• M. K. Stelmack

Russian yet...me.



Dobro pozhalovat! Welcome!





What do you think of the painting? Its hot-summer, smudgy, peaceful ripeness reminds me of Nyaboskoye Palace, my fictional Russian country estate in the novel I'm writing. The next image with its imposing, magisterial, fortress largeness also reminds me of my fictional Palace. Both pictures point to the paradoxical nature of the Russian soul.




As you might’ve guessed, Russia fascinates me. I first fell under the thrall of the Motherland after meeting my husband’s family who were few in number but all highly memorable. Through my reading of histories like Natasha’s Dance and Life on the Russian Country Estate and just lately, a contemporary personal narrative, Up from Serfdom, I discovered that my in-laws were quintessential Russians: one thing or the other and nothing between.


Boris Starling in his thriller, Vodka, has his heroine sum it up: “…what are Russians if not human beings writ large? There’s duality in everyone, it’s the most universal of human characteristics, and though this isn’t unique to the Russians, they take it to greater extremes than other peoples.”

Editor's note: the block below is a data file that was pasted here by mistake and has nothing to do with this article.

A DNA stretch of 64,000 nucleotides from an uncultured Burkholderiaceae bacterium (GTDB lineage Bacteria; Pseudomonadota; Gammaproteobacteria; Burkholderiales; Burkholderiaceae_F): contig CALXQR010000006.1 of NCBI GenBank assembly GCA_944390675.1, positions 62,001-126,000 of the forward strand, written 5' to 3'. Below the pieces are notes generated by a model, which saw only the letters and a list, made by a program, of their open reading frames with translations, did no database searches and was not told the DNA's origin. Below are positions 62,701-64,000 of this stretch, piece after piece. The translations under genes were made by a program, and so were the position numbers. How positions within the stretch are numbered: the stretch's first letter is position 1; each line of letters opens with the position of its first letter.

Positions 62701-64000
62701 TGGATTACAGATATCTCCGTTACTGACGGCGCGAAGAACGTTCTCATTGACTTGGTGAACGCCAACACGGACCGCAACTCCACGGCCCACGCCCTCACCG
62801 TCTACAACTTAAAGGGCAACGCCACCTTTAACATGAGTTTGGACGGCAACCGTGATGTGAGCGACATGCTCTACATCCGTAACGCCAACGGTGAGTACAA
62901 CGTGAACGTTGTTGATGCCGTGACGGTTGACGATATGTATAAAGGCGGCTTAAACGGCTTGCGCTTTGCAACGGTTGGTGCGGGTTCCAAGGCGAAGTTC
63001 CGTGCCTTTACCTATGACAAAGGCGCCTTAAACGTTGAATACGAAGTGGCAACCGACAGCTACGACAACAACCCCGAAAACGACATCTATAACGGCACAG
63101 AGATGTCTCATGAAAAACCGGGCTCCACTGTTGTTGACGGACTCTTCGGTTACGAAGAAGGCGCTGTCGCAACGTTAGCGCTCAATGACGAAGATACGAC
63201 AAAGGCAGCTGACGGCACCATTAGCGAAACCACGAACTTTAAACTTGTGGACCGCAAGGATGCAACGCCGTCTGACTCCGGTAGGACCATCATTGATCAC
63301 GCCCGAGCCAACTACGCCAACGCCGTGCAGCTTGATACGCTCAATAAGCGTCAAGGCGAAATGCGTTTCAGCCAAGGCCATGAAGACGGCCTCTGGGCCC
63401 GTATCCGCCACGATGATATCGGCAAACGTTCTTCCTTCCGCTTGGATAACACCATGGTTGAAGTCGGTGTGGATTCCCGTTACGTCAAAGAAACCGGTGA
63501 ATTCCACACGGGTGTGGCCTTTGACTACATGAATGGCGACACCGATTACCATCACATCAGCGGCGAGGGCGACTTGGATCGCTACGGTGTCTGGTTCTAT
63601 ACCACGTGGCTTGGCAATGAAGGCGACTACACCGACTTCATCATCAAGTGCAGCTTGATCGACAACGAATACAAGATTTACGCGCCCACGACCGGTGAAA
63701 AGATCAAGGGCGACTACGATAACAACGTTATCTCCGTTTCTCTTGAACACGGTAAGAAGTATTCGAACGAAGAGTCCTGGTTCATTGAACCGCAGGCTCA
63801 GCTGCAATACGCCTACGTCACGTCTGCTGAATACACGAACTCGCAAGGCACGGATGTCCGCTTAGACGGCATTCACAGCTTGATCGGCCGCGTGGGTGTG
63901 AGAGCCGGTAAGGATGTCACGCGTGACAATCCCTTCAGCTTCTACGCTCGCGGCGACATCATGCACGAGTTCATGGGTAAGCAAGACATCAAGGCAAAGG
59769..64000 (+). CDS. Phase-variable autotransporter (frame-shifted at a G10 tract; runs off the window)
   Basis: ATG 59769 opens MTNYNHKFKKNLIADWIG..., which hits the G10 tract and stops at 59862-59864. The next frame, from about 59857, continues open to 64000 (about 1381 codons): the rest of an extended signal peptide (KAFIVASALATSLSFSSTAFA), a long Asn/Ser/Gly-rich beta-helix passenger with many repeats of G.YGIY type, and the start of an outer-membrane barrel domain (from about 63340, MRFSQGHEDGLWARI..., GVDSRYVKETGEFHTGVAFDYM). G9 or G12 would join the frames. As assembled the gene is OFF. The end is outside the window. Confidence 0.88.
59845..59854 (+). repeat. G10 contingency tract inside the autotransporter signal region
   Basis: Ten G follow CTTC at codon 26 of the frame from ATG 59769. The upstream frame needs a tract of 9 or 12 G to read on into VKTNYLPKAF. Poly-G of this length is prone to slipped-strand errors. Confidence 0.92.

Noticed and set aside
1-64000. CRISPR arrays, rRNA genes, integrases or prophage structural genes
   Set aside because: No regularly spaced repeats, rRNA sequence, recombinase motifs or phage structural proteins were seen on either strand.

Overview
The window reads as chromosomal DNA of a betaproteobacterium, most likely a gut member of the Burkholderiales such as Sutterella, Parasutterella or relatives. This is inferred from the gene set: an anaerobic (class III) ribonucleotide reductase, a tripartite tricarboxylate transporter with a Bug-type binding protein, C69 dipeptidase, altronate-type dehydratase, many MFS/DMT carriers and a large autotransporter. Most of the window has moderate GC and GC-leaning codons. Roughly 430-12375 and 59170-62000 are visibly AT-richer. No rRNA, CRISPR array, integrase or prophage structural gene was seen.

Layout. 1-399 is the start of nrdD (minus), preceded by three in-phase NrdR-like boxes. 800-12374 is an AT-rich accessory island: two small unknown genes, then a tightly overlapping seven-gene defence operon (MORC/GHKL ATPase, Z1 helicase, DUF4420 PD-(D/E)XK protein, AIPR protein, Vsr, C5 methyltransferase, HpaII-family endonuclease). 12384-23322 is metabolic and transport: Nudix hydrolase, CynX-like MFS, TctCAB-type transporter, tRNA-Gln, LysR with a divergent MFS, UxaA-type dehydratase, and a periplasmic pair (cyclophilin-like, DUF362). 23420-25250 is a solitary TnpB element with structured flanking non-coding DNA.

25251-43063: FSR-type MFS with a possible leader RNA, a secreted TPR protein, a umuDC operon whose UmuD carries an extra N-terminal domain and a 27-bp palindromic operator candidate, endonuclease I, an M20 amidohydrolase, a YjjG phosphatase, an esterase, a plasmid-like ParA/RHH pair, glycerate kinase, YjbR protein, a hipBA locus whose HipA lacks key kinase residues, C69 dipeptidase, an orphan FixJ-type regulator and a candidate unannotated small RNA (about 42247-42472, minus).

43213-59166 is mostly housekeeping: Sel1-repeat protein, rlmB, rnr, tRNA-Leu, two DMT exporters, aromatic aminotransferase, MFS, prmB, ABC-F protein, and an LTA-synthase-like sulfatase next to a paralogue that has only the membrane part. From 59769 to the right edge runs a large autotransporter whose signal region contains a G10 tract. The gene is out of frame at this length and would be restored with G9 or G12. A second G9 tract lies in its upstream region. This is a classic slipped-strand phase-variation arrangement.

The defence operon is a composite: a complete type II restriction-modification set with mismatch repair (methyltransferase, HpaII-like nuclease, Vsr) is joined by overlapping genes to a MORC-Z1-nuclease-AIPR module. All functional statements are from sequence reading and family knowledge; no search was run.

What better material for my dark yet lighthearted, tortured yet community-minded, fatalistic yet eternally optimistic, ruthless yet hospitable characters? And the setting! Russia has everything from magnificent palaces to dark forests, all the better for my adventurous heroes.


My blogs will offer up three categories of reading. One, findings from my research of Russia, particularly in the early nineteenth century. Samovars, country estates, relations between the serf and her owner, vodka, rivers, Tsar Alexander I, academies and tunics--this and more. Second, every now and then, I will publish reviews of books to do with Russia---novels, nonfiction, contemporary or historical. Third, and most dangerously for me who prefers to keep her adventures contained within her imagination, I also aim to publish every Friday unedited (!?) excerpts of my work-in-progress, To Serve with Love. I’ve been told that it’s beautiful and lyrical, which is the kiss of death, I suppose, for a good ol’ romance. I prefer beautiful yet rambunctious, mysterious yet playful, grandiose yet blunt.


In other words, Russian yet...me.


Care to comment? Connect with other Russophiles?


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